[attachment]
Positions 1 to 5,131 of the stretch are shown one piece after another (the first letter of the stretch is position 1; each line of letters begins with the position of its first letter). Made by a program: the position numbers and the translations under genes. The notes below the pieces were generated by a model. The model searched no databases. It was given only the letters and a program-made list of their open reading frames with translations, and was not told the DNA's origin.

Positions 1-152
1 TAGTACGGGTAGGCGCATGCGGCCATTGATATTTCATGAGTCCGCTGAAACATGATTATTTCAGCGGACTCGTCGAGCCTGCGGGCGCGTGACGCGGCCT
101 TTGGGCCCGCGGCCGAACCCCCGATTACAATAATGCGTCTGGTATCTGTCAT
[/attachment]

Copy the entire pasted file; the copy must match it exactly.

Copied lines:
Positions 1 to 5,131 of the stretch are shown one piece after another (the first letter of the stretch is position 1; each line of letters begins with the position of its first letter). Made by a program: the position numbers and the translations under genes. The notes below the pieces were generated by a model. The model searched no databases. It was given only the letters and a program-made list of their open reading frames with translations, and was not told the DNA's origin.

Positions 1-152
1 TAGTACGGGTAGGCGCATGCGGCCATTGATATTTCATGAGTCCGCTGAAACATGATTATTTCAGCGGACTCGTCGAGCCTGCGGGCGCGTGACGCGGCCT
101 TTGGGCCCGCGGCCGAACCCCCGATTACAATAATGCGTCTGGTATCTGTCAT